Very recently, the Indian Government has banned cow slaughter in Maharashtra and Madhya Pradesh. This is a decision that has seen a fair share of dissension. Now, Rajnath Singh has stated that NDA will try and make this a nationwide affair. He has, however, stated that this decision will be taken only after a consensus has been reached on the same. The prominent BJP leader and present Home Minister of India has made it rather clear that cow slaughter will not be accepted in the country. Incidentally, both the states in question are ones where the BJP is in power. Cow slaughter is also banned in Gujarat, which is ruled by BJP as well. Singh has reiterated that there should be no doubt that the present government is fully committed to stopping the practice of slaughtering cows.
He has stated that the strict laws that have been enacted in the aforementioned states are an indication of the party’s intention to stop cow slaughter. Singh has also pointed out how quickly the BJP sent across the bill, which had been passed by the Maharashtra Government, to Pranab Mukherjee so that the President could provide his assent to the same. The Maharashtra Animal Preservation (Amendment) Act also includes in its fold similar animals such as bullocks and bulls. Acharya Shivmuni, a leader of Shwetambar Jains, has meanwhile asked the Indian Government to include buffaloes in the bill.
According to Singh, in order to impose a nationwide ban on cow slaughter, it is important that a consensus is reached on the issue in both houses of the parliament. However, that seems to be a difficult proposition considering BJP does not enjoy a majority in the upper house of the Indian Parliament. He has stated that back in 2003 when he used to be the Minister of Agriculture, the ministry had created a bill suggesting the complete restriction on slaughter of cows. Singh has also stated that when he tried to present it in the parliament there was a chain of vociferous protests that ultimately led to the bill being cancelled.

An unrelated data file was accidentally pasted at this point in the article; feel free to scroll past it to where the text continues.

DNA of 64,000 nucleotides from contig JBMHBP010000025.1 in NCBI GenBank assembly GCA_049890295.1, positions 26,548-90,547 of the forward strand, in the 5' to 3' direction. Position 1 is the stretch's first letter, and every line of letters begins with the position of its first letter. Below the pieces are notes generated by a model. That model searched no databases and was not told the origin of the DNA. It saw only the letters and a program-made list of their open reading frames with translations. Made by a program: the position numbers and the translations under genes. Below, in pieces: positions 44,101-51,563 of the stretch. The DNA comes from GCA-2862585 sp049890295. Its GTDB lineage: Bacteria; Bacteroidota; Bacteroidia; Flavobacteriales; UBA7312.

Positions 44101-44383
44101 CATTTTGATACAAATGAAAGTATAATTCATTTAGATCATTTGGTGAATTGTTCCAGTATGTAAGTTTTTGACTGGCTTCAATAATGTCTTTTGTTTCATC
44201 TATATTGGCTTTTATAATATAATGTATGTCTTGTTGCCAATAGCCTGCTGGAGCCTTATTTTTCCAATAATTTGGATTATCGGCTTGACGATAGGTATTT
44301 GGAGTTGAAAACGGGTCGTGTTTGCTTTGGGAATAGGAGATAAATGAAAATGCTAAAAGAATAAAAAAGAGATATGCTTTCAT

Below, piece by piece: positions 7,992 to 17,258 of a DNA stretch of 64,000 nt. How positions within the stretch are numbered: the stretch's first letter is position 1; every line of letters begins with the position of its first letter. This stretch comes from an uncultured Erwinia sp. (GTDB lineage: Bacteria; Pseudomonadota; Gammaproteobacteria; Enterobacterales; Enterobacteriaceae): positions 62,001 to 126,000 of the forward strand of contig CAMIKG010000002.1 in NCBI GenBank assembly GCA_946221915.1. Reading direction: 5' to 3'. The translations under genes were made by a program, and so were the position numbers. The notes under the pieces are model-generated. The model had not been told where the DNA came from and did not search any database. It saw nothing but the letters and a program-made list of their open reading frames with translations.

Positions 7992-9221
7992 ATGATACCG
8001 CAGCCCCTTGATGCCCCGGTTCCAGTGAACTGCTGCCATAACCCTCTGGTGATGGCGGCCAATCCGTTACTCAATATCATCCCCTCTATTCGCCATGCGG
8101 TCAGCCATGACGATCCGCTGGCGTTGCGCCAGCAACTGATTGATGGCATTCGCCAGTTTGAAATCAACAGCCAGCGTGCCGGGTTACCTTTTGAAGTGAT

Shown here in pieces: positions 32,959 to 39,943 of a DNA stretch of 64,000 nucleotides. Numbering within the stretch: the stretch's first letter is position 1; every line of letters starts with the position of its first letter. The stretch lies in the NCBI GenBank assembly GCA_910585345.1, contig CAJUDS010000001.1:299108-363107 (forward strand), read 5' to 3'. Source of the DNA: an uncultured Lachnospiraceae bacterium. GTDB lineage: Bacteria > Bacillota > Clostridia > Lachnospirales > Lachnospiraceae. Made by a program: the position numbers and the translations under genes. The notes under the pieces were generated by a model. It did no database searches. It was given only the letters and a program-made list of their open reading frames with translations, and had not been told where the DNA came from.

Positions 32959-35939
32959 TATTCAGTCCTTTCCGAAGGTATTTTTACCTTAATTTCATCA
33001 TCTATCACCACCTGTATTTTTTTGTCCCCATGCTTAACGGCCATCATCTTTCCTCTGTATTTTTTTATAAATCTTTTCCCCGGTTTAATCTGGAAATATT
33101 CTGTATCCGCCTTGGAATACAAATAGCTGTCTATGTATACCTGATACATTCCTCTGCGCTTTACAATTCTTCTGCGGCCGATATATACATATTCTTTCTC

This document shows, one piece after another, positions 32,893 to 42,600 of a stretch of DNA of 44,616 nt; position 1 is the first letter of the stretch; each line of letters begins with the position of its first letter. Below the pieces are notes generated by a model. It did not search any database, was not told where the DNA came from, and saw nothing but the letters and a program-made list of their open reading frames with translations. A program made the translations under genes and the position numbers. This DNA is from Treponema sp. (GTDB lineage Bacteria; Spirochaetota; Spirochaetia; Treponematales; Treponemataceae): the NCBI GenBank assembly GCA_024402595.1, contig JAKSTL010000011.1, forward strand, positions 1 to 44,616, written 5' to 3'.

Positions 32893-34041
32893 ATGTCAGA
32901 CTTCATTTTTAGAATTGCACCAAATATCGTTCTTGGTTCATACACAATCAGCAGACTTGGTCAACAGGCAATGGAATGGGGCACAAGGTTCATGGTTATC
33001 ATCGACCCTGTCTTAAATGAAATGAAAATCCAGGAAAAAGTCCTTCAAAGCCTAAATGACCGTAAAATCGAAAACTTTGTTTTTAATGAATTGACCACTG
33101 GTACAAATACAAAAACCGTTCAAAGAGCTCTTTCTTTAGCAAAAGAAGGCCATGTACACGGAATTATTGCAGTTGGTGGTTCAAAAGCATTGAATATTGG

Singh has affirmed that it is imperative that the death of cows through slaughter is stopped in India. He has also requested people to come forward and create a consensus regarding the same. Shivraj Singh Chouhan, the Chief Minister of Madhya Pradesh, feels that killing a cow is akin to murdering a human being. He has stated that the anti-cow slaughter bill will be made tougher in the days ahead with slaughtering a cow being deemed as an offence equal to killing people.
Chouhan has also stated that in MP even consumption, sale, transportation and storage of cow meat are regarded as major acts of crime. The state government in MP had changed the Madhya Pradesh Prohibition of Slaughter of Cow Progeny Act during 2012. As per the amendment, it was the accused who was supposed to justify why his or her act of slaughtering a cow was not wrong.
Between 2009 and 2014, 12,000 people have been arrested in the state on charges of slaughtering cows and 1500 have been convicted. It was in 2004 that Uma Bharti, the then CM of Madhya Pradesh, brought out the Prohibition of Cow Slaughter Act. It was amended in 2010. As per the penal provisions of the Act, someone found guilty can be sentenced to a jail term ranging between one to seven years. As per the Act, the guilty will have to part with INR 10,000 as fine. In cases where beef, hide or cow is being ferried, the transporter, the co-owner of the concerned automobile and the driver will face legal proceedings as well.
The exact reasons for such decrees are not exactly known. However, one assumes there is a question of returning to the cultural roots of the country where majority of the people regarded cows as gods and thus worshipped them – there was no question of consuming them.
The main issue with such a thought process is that India is now a constitutionally recognised secular country where followers of every religion have the right to adhere to their practices, including their diet as well. Ban on slaughter and consumption of cow and similar bovine creatures will have a serious effect on people for whom it forms a regular part of their diet and consumed during religious events. Perhaps, the national government may do well to consider such effects before taking sterner measures with regards to cow slaughter and consumption.